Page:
More than 90,000 people worldwide have now been infected by coronavirus and the death toll stands at more than 3,000.
Since the outbreak began in January it has spread around the globe with Italy seeing the most infections outside China. There are currently 115 confirmed cases and has been one death in the UK.
Although the World Health Organisation (WHO) hasn’t yet declared the situation a “pandemic”, the Australian Prime Minister Scott Morrison told reporters on Thursday there is “every indication” that we are about to enter that phase.
A shop in Brighton, which became a hot-spot for the virus after one resident became a “super-spreader”, has said all customers must wear face masks and plastic gloves in order to browse the store.
And shares in Top Glove (a Malaysian company that makes more than 70bn pairs of surgical gloves a year) have climbed 14 per cent in the last 48 hours, indicating the heightened interest. But do gloves actually protect you?
Should I wear gloves to protect myself?
The NHS says that items like face masks and gloves play a “very important role” in a clinical setting but there is “little widespread evidence” that they are useful for members of the public.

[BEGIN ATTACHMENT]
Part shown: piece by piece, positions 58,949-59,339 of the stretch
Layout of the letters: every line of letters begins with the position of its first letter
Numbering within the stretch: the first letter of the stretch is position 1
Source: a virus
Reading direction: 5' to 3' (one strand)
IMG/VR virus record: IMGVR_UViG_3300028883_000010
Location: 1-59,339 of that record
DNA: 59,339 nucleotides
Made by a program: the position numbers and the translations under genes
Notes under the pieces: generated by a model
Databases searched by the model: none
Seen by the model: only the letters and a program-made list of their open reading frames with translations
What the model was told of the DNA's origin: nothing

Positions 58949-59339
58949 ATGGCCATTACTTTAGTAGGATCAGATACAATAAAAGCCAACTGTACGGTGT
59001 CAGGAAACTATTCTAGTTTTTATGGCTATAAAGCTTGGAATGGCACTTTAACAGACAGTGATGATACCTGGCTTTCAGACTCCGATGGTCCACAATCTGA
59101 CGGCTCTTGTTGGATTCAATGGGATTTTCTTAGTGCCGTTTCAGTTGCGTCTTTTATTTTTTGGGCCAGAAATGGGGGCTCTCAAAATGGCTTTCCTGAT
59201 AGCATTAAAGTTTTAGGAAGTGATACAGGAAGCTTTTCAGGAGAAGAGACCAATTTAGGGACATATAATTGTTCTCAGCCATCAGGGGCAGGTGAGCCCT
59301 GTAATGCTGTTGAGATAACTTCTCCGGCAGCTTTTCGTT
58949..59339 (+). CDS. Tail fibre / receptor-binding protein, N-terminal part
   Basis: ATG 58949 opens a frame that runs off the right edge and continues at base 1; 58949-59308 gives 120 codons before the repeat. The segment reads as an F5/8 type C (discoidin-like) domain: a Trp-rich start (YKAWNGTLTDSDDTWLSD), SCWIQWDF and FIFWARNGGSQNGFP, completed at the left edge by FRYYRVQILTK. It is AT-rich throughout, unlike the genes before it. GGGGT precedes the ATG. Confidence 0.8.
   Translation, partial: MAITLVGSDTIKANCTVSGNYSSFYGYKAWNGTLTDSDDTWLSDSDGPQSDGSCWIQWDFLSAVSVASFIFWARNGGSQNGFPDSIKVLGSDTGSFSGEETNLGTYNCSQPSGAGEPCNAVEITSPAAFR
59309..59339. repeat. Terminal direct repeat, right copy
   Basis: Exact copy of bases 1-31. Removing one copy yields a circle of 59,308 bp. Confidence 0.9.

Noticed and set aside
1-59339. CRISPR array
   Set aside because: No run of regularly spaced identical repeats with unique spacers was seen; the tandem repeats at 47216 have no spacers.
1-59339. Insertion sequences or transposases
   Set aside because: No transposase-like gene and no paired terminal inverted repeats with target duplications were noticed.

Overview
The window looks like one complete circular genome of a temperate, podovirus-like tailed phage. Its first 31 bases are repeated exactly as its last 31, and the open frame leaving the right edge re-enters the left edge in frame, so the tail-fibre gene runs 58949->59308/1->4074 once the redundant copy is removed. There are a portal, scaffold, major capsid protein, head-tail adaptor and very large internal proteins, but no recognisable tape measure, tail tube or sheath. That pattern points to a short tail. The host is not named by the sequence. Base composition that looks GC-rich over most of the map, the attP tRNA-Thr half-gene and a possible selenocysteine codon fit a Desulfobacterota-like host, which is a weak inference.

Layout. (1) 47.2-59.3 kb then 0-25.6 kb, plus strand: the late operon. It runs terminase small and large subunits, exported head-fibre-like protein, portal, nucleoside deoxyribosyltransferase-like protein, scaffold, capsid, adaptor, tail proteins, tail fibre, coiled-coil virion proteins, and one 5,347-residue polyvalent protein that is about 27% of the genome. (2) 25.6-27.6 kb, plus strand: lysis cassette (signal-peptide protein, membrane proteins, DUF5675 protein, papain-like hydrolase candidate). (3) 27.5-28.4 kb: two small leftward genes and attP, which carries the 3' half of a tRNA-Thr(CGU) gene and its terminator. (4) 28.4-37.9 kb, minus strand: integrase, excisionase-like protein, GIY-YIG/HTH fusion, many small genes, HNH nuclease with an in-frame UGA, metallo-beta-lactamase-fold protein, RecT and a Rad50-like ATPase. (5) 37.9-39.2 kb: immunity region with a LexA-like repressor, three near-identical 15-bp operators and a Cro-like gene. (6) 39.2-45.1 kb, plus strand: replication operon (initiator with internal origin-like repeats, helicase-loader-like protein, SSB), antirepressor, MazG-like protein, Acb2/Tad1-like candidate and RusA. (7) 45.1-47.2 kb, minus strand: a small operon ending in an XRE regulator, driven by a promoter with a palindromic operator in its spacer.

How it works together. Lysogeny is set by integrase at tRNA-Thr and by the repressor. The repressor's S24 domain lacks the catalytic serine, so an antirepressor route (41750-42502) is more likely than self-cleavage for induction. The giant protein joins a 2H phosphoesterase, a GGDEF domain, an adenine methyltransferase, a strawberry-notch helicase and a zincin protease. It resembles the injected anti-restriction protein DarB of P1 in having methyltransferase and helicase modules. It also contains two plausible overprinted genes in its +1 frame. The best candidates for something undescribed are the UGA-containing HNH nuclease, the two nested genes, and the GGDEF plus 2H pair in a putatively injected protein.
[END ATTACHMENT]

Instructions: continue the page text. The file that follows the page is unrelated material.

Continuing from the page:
Public Health England (PHE) and the World Health Organisation has also not recommended people wear gloves or face masks to protect themselves.
A spokesperson for PHE says“PHE is not recommending the use of gloves as a protective measure against COVID-19 for the general public.
“People concerned about the transmission of infectious diseases should prioritise good personal, respiratory and hand hygiene.”
A virologist at Imperial College London also told The Independent that they worry items like gloves give a “false sense of security” and washing hands is a far better precautionary measure.
What is the best way to prevent spread?
Public Health England says: “The best way to protect yourself and others is: wash your hands with soap and water, or use a sanitiser gel, regularly throughout the day. [And] catch your cough or sneeze in a tissue, bin it, and wash your hands.
“If you have recently arrived back from specified areas, follow the returning traveller advice.”
WHO also advises the best way to prevent the spread of coronavirus is to wash your hands frequently, either with an alcohol-based hand rub or soap and water.
It also recommends maintaining “social distancing”, saying that you should keep at least one metre (three feet) between yourself and anyone who is coughing or sneezing.
“When someone coughs or sneezes they spray small liquid droplets from their nose or mouth which may contain virus. If you are too close, you can breathe in the droplets, including the COVID-19 virus if the person coughing has the disease,” it says.
You also need to avoid touching your eyes, nose or mouth with your hands, as this is how the virus can enter your body.
WHO also recommends people practice good respiratory hygiene, which includes covering your mouth and nose with a flexed elbow if you cough or sneeze.